By E. Adam Porter
Editor in Chief, News of Sun City Center
I’m one of those guys who likes to be in control, in charge … Handling It. But, every year, as May comes around and brings with it another birthday, I take some time to reflect on my last trip around the sun and just exactly how much of what happened to and around me is totally outside my control. It’s a good reminder, though part of me prefers to forget as soon as possible.
At some point around that birthday celebration, Jimmy Buffett and Martina McBride remind me. Their duet, Trip Around the Sun is a staple on my playlist every birthday, part of a handful of Buffett tunes on that list even some certified Parrotheads can’t quite place. They may not be my favorites from his catalog, but they’re good, and, more importantly, they’re predictably evocative, faithful reminders.
In Trip, Jimmy hears someone singing “Happy Birthday” and begins to think about the wish he’d make, because “this year gone by ain’t been a piece of cake”. Eventually, though, he realizes this ol’ world will keep spinning no matter what he tries to do to stop it, change it or slow it down. At one point, Martina quips: “You never see it coming, but you wind up wondering where it went…” Pretty much encapsulates the futility of trying to control and manage every little thing.
In When the Coast is Clear, Jimmy talks about taking time to reflect. The mind-clearing effect of heading down to the shore after all the tourists have gone home. Reminds me, when life gets to be Too Much, I can always go home again, take a little time to talk to me.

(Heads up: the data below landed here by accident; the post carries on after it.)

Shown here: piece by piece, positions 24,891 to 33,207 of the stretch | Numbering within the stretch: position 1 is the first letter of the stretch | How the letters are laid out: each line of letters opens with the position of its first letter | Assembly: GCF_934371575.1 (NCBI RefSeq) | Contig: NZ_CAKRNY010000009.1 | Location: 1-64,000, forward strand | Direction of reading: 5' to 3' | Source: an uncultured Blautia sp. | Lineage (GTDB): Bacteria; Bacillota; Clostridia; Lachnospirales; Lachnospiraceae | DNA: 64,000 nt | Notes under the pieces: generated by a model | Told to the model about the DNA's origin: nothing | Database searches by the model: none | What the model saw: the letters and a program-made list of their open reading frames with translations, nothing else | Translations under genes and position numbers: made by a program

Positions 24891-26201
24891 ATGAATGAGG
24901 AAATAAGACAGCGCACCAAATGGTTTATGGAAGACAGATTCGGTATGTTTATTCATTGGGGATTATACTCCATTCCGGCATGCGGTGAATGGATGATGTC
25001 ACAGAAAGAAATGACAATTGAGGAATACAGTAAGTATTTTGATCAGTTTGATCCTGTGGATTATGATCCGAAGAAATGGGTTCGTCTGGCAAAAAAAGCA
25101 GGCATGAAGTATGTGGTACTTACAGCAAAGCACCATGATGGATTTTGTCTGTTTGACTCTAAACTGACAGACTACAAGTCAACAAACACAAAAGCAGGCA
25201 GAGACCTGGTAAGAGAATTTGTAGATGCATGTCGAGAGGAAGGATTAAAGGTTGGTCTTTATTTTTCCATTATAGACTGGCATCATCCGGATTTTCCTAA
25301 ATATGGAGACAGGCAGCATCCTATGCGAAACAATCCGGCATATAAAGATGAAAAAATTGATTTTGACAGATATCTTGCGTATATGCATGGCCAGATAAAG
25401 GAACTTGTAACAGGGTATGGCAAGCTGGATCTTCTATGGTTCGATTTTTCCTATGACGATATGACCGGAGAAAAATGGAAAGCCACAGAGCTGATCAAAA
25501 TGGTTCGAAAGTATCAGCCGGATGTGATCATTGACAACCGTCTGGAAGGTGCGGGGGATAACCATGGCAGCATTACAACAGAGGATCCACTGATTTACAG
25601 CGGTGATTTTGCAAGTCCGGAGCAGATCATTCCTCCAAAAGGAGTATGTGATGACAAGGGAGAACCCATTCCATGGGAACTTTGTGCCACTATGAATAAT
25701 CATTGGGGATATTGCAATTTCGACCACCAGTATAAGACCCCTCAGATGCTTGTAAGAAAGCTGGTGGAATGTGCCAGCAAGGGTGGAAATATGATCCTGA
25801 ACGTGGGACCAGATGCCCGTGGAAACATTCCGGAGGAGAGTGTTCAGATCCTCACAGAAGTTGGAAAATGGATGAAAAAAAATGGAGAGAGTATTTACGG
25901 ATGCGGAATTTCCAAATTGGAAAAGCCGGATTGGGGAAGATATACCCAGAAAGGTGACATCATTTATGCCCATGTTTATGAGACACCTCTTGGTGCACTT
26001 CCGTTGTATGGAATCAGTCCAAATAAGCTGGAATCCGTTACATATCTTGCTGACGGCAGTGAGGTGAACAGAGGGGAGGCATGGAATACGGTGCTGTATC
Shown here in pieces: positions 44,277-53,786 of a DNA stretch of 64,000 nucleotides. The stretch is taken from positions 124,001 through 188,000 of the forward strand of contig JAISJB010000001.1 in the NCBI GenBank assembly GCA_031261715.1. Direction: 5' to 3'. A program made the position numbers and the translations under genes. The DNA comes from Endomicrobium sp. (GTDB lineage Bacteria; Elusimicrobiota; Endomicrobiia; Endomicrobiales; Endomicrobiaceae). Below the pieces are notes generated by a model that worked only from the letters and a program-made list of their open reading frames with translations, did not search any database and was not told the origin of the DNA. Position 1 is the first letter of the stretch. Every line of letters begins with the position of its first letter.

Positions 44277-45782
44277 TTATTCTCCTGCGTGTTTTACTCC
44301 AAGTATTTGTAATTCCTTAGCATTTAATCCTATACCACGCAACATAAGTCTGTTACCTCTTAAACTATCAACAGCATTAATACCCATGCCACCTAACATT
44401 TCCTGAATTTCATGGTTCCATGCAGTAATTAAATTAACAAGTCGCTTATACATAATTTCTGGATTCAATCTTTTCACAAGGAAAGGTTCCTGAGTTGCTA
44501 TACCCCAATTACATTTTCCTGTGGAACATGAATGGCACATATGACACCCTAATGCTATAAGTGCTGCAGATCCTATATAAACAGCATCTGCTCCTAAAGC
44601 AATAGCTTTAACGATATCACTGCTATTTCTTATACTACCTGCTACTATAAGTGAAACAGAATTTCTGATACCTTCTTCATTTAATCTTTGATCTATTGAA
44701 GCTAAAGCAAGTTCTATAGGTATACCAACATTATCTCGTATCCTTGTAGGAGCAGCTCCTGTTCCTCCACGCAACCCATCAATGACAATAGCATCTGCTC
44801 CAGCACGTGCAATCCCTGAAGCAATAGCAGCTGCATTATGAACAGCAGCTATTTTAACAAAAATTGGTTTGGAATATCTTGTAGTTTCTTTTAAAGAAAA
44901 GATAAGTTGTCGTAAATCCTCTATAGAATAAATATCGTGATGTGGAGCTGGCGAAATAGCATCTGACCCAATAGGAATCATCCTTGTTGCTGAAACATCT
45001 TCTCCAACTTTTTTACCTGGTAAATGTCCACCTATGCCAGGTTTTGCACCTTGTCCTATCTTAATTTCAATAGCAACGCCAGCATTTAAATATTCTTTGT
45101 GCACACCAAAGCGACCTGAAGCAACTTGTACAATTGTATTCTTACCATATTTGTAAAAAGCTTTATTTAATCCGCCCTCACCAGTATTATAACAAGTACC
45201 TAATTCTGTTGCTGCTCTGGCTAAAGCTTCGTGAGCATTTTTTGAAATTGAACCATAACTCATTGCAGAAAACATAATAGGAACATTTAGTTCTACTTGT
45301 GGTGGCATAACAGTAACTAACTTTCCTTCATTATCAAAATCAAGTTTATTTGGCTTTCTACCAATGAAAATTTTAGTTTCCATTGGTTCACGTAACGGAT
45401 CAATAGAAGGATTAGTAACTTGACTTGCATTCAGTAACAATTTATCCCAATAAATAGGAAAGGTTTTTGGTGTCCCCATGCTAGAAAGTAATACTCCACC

In Trying to Reason with Hurricane Season, Jimmy reminds me there’s no arguing with nature. The world will keep spinning, and occasionally it will toss a hurricane your direction. You just prepare and repair as best you can. I’ve lived through my fair share of Big Storms with their battening down and evacuations. The creepy calm of standing in the eye, and the eerie silence after the storm has passed. The open-ended question: What now?
In Breathe in, Breathe out, Move on, Jimmy talks about what happens after catastrophe, personal or collective, using the tragedy of N’awlins after Katrina as a metaphor for the sort of horror life can dish out and the best way to respond. The opening verse is one of my favorites: “I bought a cheap watch from a crazy man floating down Canal. It doesn’t use numbers or moving hands, it always just says, ‘now’ … You might think that I’ve been had, but this watch is never wrong. And if you have trouble the warranty says, breathe in, breathe out, move on.”
In Stories We Could Tell, Jimmy asks “Is there something else we’d be doing if we could?” I like that question, because it forces me to re-evaluate the things I’m doing on a daily basis, and whether or not those habits are bringing me closer to Where I Want to Be.
But, at the end of all the self-evaluation, rumination and prognostication, the greater truth slams home for the umpteenth time. Again, from Trip Around the Sun…
“I’m just hanging on while this old world keeps spinning, and it’s good to know it’s out of my control… if there’s one thing that I’ve learned from all this living, is that it wouldn’t change a thing if I let go … so I’ll just enjoy this around this ride on my trip around the sun…until it’s done…”
I can do my best – and should – at what I do and when I do it. But, ultimately, I’m not in control. I’m just hangin’ on. Holding on, best I can to the hands and hearts around me, and hoping not to let any of them go any time soon. But I don’t get to decide that, either way, so I’m gonna go back to the island, sit on the beach and have a beer.
You’re welcome to join me.